- Search for Research Summaries, Reviews, and Reports
- EPC Project
- Use of Mixed Treatment Comparisons in Systematic Reviews
Other Mixed Treatment Comparison Reports
- Findings of Bayesian Mixed Treatment Comparison Meta-Analyses: Comparison and Exploration Using Real-World Trial Data and Simulation
- A Bayesian Missing Data Framework for Multiple Continuous Outcome Mixed Treatment Comparisons
- Case Study Comparing Bayesian and Frequentist Approaches for Multiple Treatment Comparisons
Research Report - Final – Aug. 23, 2012
Use of Mixed Treatment Comparisons in Systematic Reviews
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To summarize publically available guidance for, and current use of, meta-analytic methods for mixed treatment comparison (MTC) evidence synthesis; to identify analyses using these methods and summarize their characteristics; to gain insight regarding the rationale for selection, implementation, and reporting of such methods from investigators.
In part one, we identified currently available guidance documents addressing the use of MTC in evidence synthesis by searching governmental agencies' and participating members' of the International Network of Agencies for Health Technology Assessment Web sites. Commonalities and disagreements among guidance documents were summarized qualitatively. Next, in part two, a systematic literature search for MTCs was undertaken. Characteristics of included analysis were summarized qualitatively. Last, in part three, we invited a random selection of nine investigators from the systematic literature search to participate in a focus group. Using a Web-based series of questions, we queried respondents regarding their opinion of network meta-analysis and how elements of MTC methodology were chosen in their identified analysis. Responses were summarized qualitatively.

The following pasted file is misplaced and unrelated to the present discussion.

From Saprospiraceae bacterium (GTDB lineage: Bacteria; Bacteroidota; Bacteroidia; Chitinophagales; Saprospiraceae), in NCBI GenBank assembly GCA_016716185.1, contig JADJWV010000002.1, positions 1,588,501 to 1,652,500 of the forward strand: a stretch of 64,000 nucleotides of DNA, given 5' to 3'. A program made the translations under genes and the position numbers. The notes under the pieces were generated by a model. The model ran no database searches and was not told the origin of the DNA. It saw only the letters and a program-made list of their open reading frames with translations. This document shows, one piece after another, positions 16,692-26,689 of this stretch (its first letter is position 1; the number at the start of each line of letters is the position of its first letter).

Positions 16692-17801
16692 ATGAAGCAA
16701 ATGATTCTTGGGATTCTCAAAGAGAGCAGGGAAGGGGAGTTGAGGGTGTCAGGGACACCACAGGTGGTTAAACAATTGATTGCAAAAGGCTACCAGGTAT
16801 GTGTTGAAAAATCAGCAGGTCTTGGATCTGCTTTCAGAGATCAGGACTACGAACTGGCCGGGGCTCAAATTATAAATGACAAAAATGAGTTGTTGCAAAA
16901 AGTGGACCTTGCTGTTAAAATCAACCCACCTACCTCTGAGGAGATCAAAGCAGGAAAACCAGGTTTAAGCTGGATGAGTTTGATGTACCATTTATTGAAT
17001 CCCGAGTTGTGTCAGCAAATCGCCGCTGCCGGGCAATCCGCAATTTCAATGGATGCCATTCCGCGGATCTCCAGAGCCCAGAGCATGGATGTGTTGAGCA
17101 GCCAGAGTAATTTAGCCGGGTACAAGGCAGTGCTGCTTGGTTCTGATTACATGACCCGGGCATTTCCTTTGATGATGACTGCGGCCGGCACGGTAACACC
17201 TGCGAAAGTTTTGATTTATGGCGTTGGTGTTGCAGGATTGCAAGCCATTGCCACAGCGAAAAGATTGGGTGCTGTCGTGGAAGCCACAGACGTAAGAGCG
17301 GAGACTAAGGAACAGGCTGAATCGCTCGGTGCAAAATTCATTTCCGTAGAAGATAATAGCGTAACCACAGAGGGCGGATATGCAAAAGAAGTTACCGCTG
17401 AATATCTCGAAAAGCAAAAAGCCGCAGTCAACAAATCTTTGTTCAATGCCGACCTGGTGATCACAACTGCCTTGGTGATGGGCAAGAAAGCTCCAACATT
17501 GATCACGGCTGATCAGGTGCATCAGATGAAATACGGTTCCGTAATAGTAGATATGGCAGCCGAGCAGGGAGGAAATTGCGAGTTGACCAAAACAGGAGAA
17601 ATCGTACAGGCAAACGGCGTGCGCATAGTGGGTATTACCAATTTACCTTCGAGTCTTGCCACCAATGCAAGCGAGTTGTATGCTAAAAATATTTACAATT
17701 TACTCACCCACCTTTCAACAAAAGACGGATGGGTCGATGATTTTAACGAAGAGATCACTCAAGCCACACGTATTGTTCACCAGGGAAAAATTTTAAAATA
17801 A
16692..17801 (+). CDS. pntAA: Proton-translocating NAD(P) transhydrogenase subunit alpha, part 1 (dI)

Guidance documents were typically written in a fashion to be applicable to network meta-analysis in general and not to a specific methodology. Guidance documents stressed Bayesian and Frequentist MTC approaches have strengths and limitations, while only one guidance document attempted to comprehensively address how to conduct a network meta-analysis and how to interpret and report results.
Our systematic review identified 42 MTCs of which the majority used Bayesian methods (80.9 percent). Bayesian analyses either used noninformative priors or did not report detail about priors used. Data regarding the evaluation of convergence, heterogeneity, and inconsistency were not consistently reported, and from those providing detail, it appears a broad range of methods were used.
Due to the infrequent use of Frequentist methods for MTC and poor response rate to our focus group invitation, all respondents had conducted a MTC using Bayesian methods. Consequently, we were unable to compare/contrast the viewpoints of investigators who used these two different methods.
Additional guidance on how and when to conduct a MTC, as well as how to interpret and report results is needed. Published meta-analyses using these methods varied in how they conducted and reported results.